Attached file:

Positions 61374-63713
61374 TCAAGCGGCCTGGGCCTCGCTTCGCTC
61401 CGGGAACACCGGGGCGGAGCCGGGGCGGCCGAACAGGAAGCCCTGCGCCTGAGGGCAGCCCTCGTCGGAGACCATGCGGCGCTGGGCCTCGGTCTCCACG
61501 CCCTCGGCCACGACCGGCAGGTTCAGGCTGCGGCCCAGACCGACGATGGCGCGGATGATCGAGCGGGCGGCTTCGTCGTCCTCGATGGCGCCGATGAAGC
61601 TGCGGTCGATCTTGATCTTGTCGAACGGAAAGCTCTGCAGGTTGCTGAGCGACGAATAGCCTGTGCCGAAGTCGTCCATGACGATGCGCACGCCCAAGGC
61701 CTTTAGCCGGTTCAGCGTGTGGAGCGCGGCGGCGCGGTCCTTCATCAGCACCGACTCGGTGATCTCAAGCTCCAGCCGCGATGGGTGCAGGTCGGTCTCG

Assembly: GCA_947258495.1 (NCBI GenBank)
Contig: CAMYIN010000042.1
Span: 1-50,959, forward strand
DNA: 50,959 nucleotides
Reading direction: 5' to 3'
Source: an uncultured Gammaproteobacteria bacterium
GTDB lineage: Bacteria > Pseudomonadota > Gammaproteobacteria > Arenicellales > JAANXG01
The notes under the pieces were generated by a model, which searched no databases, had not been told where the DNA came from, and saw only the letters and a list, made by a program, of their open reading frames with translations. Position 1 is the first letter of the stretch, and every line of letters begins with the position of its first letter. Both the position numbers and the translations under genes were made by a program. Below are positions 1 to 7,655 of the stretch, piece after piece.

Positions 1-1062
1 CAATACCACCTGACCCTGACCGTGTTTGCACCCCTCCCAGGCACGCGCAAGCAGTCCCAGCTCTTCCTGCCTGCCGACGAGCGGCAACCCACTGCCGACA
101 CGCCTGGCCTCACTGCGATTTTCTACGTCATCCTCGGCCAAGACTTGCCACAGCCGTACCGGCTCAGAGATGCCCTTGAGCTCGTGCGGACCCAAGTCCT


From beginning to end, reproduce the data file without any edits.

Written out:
Positions 61374-63713
61374 TCAAGCGGCCTGGGCCTCGCTTCGCTC
61401 CGGGAACACCGGGGCGGAGCCGGGGCGGCCGAACAGGAAGCCCTGCGCCTGAGGGCAGCCCTCGTCGGAGACCATGCGGCGCTGGGCCTCGGTCTCCACG
61501 CCCTCGGCCACGACCGGCAGGTTCAGGCTGCGGCCCAGACCGACGATGGCGCGGATGATCGAGCGGGCGGCTTCGTCGTCCTCGATGGCGCCGATGAAGC
61601 TGCGGTCGATCTTGATCTTGTCGAACGGAAAGCTCTGCAGGTTGCTGAGCGACGAATAGCCTGTGCCGAAGTCGTCCATGACGATGCGCACGCCCAAGGC
61701 CTTTAGCCGGTTCAGCGTGTGGAGCGCGGCGGCGCGGTCCTTCATCAGCACCGACTCGGTGATCTCAAGCTCCAGCCGCGATGGGTGCAGGTCGGTCTCG

Assembly: GCA_947258495.1 (NCBI GenBank)
Contig: CAMYIN010000042.1
Span: 1-50,959, forward strand
DNA: 50,959 nucleotides
Reading direction: 5' to 3'
Source: an uncultured Gammaproteobacteria bacterium
GTDB lineage: Bacteria > Pseudomonadota > Gammaproteobacteria > Arenicellales > JAANXG01
The notes under the pieces were generated by a model, which searched no databases, had not been told where the DNA came from, and saw only the letters and a list, made by a program, of their open reading frames with translations. Position 1 is the first letter of the stretch, and every line of letters begins with the position of its first letter. Both the position numbers and the translations under genes were made by a program. Below are positions 1 to 7,655 of the stretch, piece after piece.

Positions 1-1062
1 CAATACCACCTGACCCTGACCGTGTTTGCACCCCTCCCAGGCACGCGCAAGCAGTCCCAGCTCTTCCTGCCTGCCGACGAGCGGCAACCCACTGCCGACA
101 CGCCTGGCCTCACTGCGATTTTCTACGTCATCCTCGGCCAAGACTTGCCACAGCCGTACCGGCTCAGAGATGCCCTTGAGCTCGTGCGGACCCAAGTCCT